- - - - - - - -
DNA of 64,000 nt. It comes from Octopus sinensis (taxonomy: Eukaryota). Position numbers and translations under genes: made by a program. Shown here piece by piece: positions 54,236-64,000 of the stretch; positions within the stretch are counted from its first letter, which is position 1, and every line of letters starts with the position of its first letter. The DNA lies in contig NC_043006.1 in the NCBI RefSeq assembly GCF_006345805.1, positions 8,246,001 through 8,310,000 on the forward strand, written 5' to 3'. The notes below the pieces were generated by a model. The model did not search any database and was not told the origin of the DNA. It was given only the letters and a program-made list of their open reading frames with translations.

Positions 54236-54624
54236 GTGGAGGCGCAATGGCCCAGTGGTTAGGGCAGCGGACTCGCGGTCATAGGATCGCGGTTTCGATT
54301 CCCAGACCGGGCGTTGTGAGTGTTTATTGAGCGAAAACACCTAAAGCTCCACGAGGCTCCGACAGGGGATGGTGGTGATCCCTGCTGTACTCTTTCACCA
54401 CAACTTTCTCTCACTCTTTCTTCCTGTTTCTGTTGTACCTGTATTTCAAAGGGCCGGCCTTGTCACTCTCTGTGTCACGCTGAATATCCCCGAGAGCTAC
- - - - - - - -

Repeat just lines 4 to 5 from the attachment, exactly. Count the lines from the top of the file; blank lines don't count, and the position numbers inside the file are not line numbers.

54301 CCCAGACCGGGCGTTGTGAGTGTTTATTGAGCGAAAACACCTAAAGCTCCACGAGGCTCCGACAGGGGATGGTGGTGATCCCTGCTGTACTCTTTCACCA
54401 CAACTTTCTCTCACTCTTTCTTCCTGTTTCTGTTGTACCTGTATTTCAAAGGGCCGGCCTTGTCACTCTCTGTGTCACGCTGAATATCCCCGAGAGCTAC